I know I’ve mentioned it a couple times now, but if you haven’t read it you should go back and read Perl 6 is the World’s Worst ML. On top of that, I added a couple of extra new and insightful comments. Definitely worth it to check out! There are a couple more memorable quotes in there from Damien Conway. My favorite are the following paragraphs:
I’m a big believer in languages adapting to the needs of the speaker, not vice versa. Just as there’s no one right way to speak in English, there should be no one right way to code in your preferred programming language. Most languages don’t really support that notion; many of them, in fact, are based on the diametrically opposite principle: “Everything has to be pure functional”, “Everything has to be objects”, “Everything has to be declared relationships”, “Everything has to be independent unreliable intercommunicating threads”. Each of which, in my opinion, is equivalent to: “Here’s your one true hammer. Now everything has to be a nail.”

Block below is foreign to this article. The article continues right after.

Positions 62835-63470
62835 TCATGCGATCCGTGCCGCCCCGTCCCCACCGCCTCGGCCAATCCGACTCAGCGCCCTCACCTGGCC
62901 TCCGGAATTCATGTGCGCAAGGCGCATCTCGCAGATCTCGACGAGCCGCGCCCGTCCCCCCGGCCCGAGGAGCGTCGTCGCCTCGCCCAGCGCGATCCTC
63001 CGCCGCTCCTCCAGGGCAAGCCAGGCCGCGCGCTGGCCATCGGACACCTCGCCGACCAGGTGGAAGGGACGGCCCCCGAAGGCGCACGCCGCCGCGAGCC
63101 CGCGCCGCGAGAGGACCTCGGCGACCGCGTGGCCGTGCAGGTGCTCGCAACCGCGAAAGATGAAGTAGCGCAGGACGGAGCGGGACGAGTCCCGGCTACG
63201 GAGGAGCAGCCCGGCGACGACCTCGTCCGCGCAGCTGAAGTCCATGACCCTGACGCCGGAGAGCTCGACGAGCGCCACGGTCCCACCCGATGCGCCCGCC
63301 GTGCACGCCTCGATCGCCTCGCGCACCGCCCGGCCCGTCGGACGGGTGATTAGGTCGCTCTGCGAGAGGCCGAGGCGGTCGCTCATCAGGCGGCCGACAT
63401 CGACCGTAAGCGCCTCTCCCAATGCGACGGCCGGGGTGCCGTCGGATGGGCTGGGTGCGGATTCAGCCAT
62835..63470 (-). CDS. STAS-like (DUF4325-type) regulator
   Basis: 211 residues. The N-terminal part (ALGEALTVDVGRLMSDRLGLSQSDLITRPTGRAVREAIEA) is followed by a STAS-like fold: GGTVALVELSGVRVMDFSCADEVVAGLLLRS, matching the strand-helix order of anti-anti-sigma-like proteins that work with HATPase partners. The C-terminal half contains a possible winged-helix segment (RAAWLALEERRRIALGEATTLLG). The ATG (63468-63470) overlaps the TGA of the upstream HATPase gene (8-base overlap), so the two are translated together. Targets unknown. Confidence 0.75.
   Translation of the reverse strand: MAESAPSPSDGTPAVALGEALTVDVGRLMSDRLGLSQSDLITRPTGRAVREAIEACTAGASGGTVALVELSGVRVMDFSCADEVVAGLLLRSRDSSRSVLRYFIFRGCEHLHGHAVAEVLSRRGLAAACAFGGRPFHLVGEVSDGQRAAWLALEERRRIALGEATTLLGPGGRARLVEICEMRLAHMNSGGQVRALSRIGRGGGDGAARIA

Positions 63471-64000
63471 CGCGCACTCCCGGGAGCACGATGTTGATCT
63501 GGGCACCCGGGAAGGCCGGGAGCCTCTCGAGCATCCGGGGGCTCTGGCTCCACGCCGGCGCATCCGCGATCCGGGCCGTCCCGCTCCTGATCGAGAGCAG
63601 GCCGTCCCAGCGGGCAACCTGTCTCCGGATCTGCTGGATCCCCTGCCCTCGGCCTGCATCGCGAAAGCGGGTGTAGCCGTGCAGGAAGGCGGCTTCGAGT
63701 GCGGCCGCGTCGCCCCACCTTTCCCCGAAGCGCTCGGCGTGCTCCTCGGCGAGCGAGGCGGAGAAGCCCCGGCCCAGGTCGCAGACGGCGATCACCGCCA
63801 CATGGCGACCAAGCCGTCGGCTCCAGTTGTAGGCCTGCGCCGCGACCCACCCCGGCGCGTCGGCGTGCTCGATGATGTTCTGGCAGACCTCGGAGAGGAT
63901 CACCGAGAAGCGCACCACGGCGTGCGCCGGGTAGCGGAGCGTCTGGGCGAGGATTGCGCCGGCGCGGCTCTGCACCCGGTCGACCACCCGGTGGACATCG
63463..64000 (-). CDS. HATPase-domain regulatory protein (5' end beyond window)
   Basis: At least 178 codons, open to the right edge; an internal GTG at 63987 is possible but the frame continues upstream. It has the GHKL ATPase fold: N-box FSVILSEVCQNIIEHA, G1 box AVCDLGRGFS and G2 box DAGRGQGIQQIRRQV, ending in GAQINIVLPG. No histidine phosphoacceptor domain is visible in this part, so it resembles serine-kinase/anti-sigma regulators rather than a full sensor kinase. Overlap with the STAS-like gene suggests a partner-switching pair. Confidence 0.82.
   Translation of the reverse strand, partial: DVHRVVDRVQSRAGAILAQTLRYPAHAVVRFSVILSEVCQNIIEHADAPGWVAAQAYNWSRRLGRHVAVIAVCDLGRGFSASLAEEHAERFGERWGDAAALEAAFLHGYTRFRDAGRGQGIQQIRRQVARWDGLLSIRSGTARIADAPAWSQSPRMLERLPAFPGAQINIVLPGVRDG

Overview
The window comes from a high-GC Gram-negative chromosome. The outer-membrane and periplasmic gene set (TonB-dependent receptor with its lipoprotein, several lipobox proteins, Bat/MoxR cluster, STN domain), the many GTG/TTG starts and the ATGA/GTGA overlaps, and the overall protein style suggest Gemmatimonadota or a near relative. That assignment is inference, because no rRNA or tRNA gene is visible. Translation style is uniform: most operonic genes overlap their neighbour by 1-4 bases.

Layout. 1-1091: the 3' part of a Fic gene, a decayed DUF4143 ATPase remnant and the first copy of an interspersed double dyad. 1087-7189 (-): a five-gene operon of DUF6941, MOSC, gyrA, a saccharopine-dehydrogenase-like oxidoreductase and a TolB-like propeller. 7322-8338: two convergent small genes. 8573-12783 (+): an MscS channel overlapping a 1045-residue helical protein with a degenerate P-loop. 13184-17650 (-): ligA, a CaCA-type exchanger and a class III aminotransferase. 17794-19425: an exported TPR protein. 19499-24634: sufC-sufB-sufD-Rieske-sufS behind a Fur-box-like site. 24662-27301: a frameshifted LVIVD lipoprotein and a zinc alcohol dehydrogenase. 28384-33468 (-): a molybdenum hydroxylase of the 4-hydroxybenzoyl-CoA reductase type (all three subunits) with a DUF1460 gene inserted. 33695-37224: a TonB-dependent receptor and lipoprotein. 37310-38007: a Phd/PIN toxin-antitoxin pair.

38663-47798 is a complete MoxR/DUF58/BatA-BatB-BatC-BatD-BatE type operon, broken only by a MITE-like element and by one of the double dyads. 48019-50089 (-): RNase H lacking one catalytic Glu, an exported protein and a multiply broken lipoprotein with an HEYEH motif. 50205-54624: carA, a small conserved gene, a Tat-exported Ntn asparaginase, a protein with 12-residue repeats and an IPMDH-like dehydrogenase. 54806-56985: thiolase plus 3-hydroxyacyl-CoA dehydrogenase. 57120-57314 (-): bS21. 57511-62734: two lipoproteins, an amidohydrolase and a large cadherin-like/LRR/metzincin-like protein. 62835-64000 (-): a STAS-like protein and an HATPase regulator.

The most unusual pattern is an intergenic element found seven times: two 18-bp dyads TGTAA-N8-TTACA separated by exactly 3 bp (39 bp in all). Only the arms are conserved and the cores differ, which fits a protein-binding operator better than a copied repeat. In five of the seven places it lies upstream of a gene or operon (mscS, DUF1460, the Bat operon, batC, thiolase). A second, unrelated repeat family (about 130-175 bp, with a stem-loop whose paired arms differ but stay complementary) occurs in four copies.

Which, of course, serious developers reject. That means they now have to be fluent in Haskell and Erlang and Python and Node.js and a dozen other completely distinct and mutually incomprehensible development tools. And they have to continually context switch between them when writing and debugging and maintaining. And the vast majority of us just aren’t good at that.
That’s why I devoted two decades of my life to helping ensure that Perl 6 lets you solve problems in whatever (reasonable) way that suits you…and suits your problem! By all means solve the majority of your problem functionally, but implement the inherently stateful parts of your program with objects, and handle the intrinsically linguistic components with declarative grammars. But do it all in the same language and at whatever granularity you are most comfortable with.
Comments, corrections, and footnotes: